The chatter of the workmen seemed faint as it echoed through the obtrusive drone of the enormous machines that dried, cut and crushed the koppara (dried up split coconuts); a peculiar yet sweet aroma emanated from the piles of off-white, powdered raw material lying on the mill floor. As I carefully made my way through the sky-high mounds of dried up coconuts, I listened with awe to the fascinating story behind the making of coconut oil…
Words Kamalika Jayathilaka Photographs Prabath Chathuranga
We drove through voluminous plots of coconut estates in Veyangoda before reaching a solitary oil mill sitting beneath a grove of coconut palms. As we entered the large high-roofed building two mountainous piles of split coconuts greeted us at the door. They were different, not the usual yellowish brown but seemed a darker shade of red and smaller in size. To find answers to the numerous questions that surfaced my mind I approached a mill worker who took us out alongside the building to a shed-like open structure.
Outside this shed – which we soon learned was actually a large furnace where piles of husked coconuts were dried – were the usual yellow brown coconuts that we bring home from the store to make curry. Standing amongst the scattered coconuts were a few men splitting them, their hands roughened by years of hard work. The split halves of coconuts were then piled on the koppara massa (furnace for drying coconuts), on a slab under which a few fires were lit. After being kept on this platform for about three days being constantly turned, the coconut halves are dried up to the required level so that they can be easily removed from the shell, explained the mill worker. After being dried by the fires and having their shells removed, the reddish coconut halves are then named koppara. The removed coconut shells are sent separately to make charcoal and the koppara is then carried in baskets to add to the large piles within the mill.
The koppara is next loaded into the third machine which crushes and grinds it once, and for the first time very little oil is actually seen dripping out… a thick liquid the colour of mud is scantily squeezed out from within.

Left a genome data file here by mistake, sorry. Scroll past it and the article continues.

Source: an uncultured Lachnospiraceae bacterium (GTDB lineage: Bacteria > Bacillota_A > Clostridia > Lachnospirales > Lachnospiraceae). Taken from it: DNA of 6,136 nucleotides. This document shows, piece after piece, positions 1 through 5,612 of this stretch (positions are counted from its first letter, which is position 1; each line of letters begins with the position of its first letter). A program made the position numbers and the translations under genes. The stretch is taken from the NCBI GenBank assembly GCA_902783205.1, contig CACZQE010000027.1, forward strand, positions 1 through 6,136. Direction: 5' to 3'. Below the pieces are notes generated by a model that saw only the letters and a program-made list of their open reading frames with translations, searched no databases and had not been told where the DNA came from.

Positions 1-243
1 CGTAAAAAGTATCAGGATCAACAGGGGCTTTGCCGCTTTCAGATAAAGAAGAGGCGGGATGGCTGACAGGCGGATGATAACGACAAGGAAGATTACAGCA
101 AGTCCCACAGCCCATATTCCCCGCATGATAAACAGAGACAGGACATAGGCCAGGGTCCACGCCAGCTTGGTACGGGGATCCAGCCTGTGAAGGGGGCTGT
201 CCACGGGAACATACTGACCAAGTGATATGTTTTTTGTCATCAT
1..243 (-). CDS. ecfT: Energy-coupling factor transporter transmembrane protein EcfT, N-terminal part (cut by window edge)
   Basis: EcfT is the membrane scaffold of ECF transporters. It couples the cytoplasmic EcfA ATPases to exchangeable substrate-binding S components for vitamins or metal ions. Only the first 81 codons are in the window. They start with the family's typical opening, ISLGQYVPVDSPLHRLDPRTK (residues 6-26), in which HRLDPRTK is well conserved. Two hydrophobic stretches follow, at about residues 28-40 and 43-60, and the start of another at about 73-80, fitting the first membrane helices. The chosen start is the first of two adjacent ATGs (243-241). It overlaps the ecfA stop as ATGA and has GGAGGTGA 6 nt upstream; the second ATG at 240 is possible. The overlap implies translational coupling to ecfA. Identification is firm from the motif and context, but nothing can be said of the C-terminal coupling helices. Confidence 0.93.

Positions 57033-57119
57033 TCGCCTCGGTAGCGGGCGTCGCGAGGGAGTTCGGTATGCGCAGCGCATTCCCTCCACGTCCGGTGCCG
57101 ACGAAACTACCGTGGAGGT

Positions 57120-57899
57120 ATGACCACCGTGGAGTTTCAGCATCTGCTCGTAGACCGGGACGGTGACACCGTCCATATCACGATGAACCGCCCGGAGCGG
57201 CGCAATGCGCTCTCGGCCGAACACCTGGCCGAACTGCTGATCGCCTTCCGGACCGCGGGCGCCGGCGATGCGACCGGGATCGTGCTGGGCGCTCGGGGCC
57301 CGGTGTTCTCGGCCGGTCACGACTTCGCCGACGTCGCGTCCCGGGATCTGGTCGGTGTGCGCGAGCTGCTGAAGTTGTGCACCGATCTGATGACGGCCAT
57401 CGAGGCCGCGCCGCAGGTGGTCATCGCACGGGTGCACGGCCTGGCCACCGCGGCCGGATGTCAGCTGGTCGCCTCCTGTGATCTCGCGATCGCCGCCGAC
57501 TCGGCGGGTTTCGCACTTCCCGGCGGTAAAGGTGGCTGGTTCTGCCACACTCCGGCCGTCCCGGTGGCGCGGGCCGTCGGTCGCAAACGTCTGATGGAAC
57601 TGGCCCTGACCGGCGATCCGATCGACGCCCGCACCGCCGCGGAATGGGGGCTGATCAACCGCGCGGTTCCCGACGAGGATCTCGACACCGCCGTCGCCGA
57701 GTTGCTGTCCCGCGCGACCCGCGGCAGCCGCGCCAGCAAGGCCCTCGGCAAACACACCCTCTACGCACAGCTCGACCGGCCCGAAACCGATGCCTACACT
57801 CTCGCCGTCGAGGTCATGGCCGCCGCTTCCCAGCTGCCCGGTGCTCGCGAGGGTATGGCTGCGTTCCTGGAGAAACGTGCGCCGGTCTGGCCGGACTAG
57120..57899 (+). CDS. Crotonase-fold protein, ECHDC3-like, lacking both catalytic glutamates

Inside the mill the koppara will remain a part of these large piles for close to a month until they reach the right texture and a precise level of crispness. They are then fed through a small hole in the ground: a mouth of a special machine that carries them up through a narrow tunnel-like device that cuts the koppara into tiny pieces by the ‘cutter’ on top. Across from this machine the crushed koppara is then piled up ready to be fed through to the next machine, which is the drier. The drier has an enormous wood-powered furnace, which sends hot air through a series of pipes that in turn further dehydrates the tiny pieces of koppara.
The koppara is next loaded into the third machine, which crushes and grinds it once, and for the first time very little oil is actually seen dripping out from the bottom of the machine. This however, is nothing like the oil we know. On the contrary, a thick liquid the colour of mud is scantily squeezed out from within. This is then sent through pipes to a large tank in one dark corner of the oil mill. The residue of thick crushed koppara is put into another machine; and here, a byproduct is created in the process: ‘punnakku’, which feeds cows. This looks like dark brown sand and is mixed with water before being given to cows. Meanwhile, the once ground koppara is sent through yet another machine for the final round of crushing.
Every drop of oil that is produced through each of the machines is sent through pipes into a large storage tank that collects all the oil. Through a pipe that leads out from the tank this oil is pumped through to an intricate filter with a long line of taps that sends little streams of clear golden coconut oil, now filtered and clear, into a deep tray, which leads to yet another tank. Finally, large pipes lead the final, ready to use coconut oil into more storage tanks outside. As we walked out of the mill, one of the workers was pouring oil onto a large barrel tied to the back of a motor-cycle, which would be taking the oil out into the market to be sold.
Among the many products of the ‘Tree of Life’ – the tropical coconut palm-oil plays a significant role in the everyday lives of most Sri Lankans. Even though it was once considered unhealthy due to the high content of saturated fat, it is now believed that this fat is unique and different from any other, constituting a range of health giving properties. “Coconut oil is very good for you; dab some oil on your head when you have a headache, it will disappear in a second”, said the smiling mill owner who soon joined us, confirming my thoughts on its benefits, reminding me that we not only use it in the preparation of food but also as an antiseptic against insect bites, as hair oil and in the making of certain indigenous medicine and a line of other religious and cultural practices making coconut oil a must-have in every Sri Lankan home.